CEO John Garff, UTAH 1992, helped his personnel get back on their feet after the Hurricane Harvey; pictured below are items and damaged building materials ripped from their homes as they rebuilt from the storm. The inset photo is of Garff.
While the automotive dealership Garff Enterprises, with locations in six states, lost a combined $32 million and more than 800 cars from its lots in the aftermath of this past fall’s Hurricane Harvey, it paid $1 million to cover the salaries of 703 of its employees who could not work when its Texas dealerships were closed. The storm put the staffers out of work for six days.
“The first order of business was, ‘Is everybody safe?’ And fortunately, they were,” says CEO John Garff, UTAH 1992, adding that the second order of business was to let employees know the company would cover payroll.  “I wanted to let them focus on themselves and their neighbors rather than their paychecks.”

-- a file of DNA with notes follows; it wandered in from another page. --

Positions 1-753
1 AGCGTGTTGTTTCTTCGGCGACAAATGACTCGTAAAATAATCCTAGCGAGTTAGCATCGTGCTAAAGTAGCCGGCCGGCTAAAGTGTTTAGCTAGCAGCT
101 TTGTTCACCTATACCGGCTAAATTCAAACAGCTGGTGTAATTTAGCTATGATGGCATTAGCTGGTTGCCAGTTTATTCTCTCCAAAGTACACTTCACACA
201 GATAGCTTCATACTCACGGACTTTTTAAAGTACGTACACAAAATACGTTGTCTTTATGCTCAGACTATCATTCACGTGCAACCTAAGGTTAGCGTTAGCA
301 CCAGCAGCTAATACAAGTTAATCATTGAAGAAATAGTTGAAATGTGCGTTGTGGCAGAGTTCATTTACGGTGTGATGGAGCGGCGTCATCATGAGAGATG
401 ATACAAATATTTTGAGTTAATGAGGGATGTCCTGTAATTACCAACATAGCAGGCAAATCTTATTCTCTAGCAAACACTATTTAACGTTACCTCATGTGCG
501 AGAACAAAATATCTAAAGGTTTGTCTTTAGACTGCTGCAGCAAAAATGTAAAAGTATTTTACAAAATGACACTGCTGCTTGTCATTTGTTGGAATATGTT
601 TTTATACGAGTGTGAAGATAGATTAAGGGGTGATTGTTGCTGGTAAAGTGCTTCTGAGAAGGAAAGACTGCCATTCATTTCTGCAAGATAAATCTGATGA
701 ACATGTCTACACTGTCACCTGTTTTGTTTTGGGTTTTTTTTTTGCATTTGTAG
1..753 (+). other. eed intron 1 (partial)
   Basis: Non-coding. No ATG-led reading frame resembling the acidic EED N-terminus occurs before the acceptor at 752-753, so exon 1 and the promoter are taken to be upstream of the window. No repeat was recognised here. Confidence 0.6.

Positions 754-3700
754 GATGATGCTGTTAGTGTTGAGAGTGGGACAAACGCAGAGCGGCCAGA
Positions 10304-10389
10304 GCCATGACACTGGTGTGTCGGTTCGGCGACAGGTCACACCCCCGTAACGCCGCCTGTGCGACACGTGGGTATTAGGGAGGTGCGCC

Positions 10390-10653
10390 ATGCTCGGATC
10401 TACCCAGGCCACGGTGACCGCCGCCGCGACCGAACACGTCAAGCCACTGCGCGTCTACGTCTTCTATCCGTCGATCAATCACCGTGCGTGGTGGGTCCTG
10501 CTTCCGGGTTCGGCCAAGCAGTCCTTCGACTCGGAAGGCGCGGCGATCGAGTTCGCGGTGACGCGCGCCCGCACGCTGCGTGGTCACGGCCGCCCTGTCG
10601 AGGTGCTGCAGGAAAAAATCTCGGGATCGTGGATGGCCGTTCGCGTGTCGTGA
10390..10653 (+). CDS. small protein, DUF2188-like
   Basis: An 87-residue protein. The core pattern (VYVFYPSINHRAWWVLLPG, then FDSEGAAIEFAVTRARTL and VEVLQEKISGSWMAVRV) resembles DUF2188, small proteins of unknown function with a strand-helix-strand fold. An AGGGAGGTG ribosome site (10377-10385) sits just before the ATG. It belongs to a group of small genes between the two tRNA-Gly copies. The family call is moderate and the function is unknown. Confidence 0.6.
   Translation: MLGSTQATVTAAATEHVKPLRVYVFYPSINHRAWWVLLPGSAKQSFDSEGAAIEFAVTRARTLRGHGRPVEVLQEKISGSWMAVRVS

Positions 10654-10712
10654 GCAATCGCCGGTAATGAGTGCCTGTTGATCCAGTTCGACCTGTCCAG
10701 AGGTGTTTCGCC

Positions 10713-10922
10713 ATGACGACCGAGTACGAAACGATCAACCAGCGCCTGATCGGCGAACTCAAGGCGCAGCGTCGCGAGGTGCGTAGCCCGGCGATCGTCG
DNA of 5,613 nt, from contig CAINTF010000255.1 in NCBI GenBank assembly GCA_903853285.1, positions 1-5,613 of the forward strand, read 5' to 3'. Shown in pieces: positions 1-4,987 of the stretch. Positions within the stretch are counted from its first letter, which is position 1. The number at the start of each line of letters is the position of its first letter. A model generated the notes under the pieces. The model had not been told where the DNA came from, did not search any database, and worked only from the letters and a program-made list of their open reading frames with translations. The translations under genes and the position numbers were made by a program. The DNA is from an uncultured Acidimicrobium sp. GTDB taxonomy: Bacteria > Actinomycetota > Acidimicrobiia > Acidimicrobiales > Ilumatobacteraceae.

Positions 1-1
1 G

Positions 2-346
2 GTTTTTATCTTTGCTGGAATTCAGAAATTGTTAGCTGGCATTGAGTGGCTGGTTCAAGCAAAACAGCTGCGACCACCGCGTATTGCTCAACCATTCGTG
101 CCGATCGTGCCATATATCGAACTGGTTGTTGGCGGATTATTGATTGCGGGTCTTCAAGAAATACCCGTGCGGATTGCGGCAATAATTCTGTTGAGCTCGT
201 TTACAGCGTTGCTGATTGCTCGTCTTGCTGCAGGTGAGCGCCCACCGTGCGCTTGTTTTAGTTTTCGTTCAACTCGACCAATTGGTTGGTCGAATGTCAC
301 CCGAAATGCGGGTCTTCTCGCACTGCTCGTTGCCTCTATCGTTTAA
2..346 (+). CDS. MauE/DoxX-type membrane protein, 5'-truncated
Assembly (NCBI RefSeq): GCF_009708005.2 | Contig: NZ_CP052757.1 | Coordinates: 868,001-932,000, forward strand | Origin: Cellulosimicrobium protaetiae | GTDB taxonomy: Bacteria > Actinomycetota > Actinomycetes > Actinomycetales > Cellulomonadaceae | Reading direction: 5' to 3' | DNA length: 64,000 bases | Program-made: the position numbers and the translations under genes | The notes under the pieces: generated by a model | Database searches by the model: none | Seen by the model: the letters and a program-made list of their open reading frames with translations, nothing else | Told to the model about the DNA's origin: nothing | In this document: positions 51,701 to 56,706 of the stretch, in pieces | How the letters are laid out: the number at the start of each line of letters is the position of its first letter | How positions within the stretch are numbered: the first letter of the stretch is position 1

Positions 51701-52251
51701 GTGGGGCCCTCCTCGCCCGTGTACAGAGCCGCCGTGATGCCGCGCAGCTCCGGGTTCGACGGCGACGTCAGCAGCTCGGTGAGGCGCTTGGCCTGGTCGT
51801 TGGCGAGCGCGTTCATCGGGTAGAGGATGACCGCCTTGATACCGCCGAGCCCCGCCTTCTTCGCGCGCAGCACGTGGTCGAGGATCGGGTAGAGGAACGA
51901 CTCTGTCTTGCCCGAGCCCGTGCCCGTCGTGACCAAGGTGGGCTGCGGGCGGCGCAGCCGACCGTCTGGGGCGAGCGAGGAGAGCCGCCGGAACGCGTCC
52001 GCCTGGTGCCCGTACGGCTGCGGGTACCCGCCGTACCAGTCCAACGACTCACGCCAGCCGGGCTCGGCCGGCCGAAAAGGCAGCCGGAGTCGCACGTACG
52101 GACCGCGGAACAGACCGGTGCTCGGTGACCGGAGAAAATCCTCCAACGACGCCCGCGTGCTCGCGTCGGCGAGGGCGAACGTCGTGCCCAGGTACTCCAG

The company also paid the homeowners insurance deductibles for employees to have their homes fixed, hired contractors to assess the costs to repair damages and in some cases paid deposits for rent for those who were displaced after the storm. The company did so through a foundation named after Garff’s mother and father, Robert and Katherine Garff.
“We had roughly 125 employees who had been displaced. They lost their homes, their cars and had significant damage,” Garff says, explaining that the foundation raised $800,000 to help them.
Garff was amazed how his employees and their fellow Texans came together to help each other. He defers all of the honor to them. “It was amazing how people rallied and got back on their feet,” he says.